Hay Fever opened on June 8, 1925, at the Ambassador’s Theatre and ran for 337 performances (Raymond Mander and Joe Mitchenson, Theatrical Companion to Coward [New York, MacMillan, 1957]). Taylor’s daughter wrote that “when word drifted across the Atlantic that Hay Fever was supposed to be an intimate picture of the Manners family, Laurette was hurt.” After seeing the New York production she found it hard to forgive Coward. “‘None of us,’ she declared emphatically, ‘is ever unintentionally rude’” (Marguerite Courtney, Laurette [New York: Rinehart, 1955], 261). The line could have come straight from Coward’s typewriter.
One can understand Taylor’s sensitivity at seeing herself and her family on stage, but Coward’s long-time assistant, Cole Lesley, observed that Coward “had written about them all and the fun they had given him as he always remembered them: with affection” (Lesley, Remembered Laughter [New York: Knopf, 1976], 62). Indeed, he subjected himself to similar treatment in the role of Gary Essendine in Present Laughter (1939).
Coward was too clear-sighted to be always affectionate toward his colleagues (or himself). “What fascinates me about acting is when a beautiful, talented actress can come on stage and give a performance that makes your blood curdle with excitement and pleasure, yet she can make such a cracking pig of herself over where her dressing room is or some such triviality. . . . Intelligent actors never do that, but then they’re seldom as good as the unintelligent ones. Acting is . . . a gift that is often given to people who are very silly as people. But as they come on to the stage, up goes the temperature.” (Hoare, 221)
The Bliss family consists of Judith, a retired actress itching to return to the stage; her husband David, a novelist; their son Simon, an artist; and daughter Sorel who, perhaps significantly, possesses no specific artistic talent though she can certainly hold her own in playing up to her mother. Sorel is aware that their slap-dash manners can be devastating to others and tries to reform, but in the end habit wins out. They all at some point force their weekend guests to be audience/participants in wonderfully funny improvisations on stock dramatic situations. Their goal is not to “get the guests” but to exercise their imaginations. As David explains in Act 2: “The only reason I’ve been so annoying is that I love to see things as they are first, and then pretend they’re what they’re not” (Noel Coward, Hay Fever (in Three Plays by Noel Coward) [New York: Dell, 1965], 160).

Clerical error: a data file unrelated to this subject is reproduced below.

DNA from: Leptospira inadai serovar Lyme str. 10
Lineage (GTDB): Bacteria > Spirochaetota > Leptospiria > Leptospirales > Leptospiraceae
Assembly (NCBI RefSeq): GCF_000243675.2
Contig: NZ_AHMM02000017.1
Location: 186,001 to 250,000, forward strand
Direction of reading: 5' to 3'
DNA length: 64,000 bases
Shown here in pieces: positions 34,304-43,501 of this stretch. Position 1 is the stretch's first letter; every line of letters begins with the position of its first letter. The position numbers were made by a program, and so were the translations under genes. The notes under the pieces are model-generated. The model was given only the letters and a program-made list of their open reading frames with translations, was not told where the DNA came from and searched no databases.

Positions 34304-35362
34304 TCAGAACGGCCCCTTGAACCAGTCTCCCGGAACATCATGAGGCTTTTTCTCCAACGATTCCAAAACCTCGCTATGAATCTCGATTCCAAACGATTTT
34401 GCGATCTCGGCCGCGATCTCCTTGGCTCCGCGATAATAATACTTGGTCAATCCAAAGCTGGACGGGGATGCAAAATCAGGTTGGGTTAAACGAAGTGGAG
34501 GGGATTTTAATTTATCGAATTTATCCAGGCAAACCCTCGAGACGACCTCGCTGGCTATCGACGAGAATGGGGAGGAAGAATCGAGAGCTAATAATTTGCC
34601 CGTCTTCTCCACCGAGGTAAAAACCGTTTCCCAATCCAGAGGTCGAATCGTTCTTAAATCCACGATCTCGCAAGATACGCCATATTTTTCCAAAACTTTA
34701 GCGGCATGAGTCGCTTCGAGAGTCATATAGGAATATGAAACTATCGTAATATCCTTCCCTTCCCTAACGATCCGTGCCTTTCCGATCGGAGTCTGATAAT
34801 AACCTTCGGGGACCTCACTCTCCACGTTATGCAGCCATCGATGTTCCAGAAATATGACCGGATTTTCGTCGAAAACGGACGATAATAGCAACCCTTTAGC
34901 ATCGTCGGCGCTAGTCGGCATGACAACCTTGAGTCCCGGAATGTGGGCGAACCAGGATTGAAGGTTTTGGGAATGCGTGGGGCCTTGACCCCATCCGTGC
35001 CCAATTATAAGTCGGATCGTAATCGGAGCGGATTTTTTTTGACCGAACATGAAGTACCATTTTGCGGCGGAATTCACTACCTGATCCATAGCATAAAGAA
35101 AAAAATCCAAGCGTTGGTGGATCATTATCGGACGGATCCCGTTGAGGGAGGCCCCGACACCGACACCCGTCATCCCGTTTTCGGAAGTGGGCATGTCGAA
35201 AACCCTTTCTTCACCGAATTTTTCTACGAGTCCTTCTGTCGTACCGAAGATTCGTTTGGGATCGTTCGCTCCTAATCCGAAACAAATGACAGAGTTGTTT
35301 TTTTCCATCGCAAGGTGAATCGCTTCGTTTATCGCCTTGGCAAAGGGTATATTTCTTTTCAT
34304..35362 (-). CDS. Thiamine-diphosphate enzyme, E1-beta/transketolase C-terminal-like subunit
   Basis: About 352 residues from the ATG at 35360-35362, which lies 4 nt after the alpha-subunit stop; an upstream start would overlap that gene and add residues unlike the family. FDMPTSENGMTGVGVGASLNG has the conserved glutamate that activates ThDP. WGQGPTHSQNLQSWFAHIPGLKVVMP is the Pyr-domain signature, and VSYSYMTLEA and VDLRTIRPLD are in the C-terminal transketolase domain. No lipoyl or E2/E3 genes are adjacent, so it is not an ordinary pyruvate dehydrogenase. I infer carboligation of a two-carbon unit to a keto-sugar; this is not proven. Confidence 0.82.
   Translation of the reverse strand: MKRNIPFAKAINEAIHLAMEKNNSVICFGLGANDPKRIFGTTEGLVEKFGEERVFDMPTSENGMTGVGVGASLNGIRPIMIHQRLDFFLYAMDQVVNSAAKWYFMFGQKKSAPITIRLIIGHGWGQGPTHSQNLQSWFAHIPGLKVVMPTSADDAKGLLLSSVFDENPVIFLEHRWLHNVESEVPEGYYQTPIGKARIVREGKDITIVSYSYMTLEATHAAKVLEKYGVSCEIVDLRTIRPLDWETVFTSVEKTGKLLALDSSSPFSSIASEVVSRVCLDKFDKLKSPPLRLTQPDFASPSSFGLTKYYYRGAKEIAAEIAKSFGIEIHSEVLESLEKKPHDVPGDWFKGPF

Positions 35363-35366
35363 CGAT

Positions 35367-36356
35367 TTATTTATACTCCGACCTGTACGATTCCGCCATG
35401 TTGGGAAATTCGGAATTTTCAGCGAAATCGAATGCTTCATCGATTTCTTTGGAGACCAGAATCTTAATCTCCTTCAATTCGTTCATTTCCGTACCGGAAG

Critic John Lahr used the phrase “comedy of bad manners” to describe Hay Fever, Private Lives, Design for Living, Present Laughter, and Blithe Spirit (Coward the Playwright [London: Methuen, 1982], 5). The Blisses make no bones about using people. They accept their egotism as part of their talent and don’t try to hide it. But their vitality and humor redeem them. “To be interesting, to abhor dullness, to disdain normality, . . . to worship accomplishment are the rules which govern the Blisses’ manners.” (Lahr, 45 48) Their lack of conventional civility may be unsettling but they give their guests something valuable in its place. As Richard says in Act 2, “I never realize how dead I am until I meet people like you” (Coward, Hay Fever, 151).
The Blisses don’t play favorites: they treat each other just as rudely as their guests. The revitalizing effect Richard feels evidently works on them as well. After a hilarious final scene of all-out squabbling among themselves, they settle down amicably to breakfast as David reads from his new novel. Judith and her family (and, of course, Coward himself) put into entertaining practice Jaques’s line from As You Like It: “All the world’s a stage . . .”
P.S.: The Adverb Game is great fun. See the show to learn how it’s done then try it at home.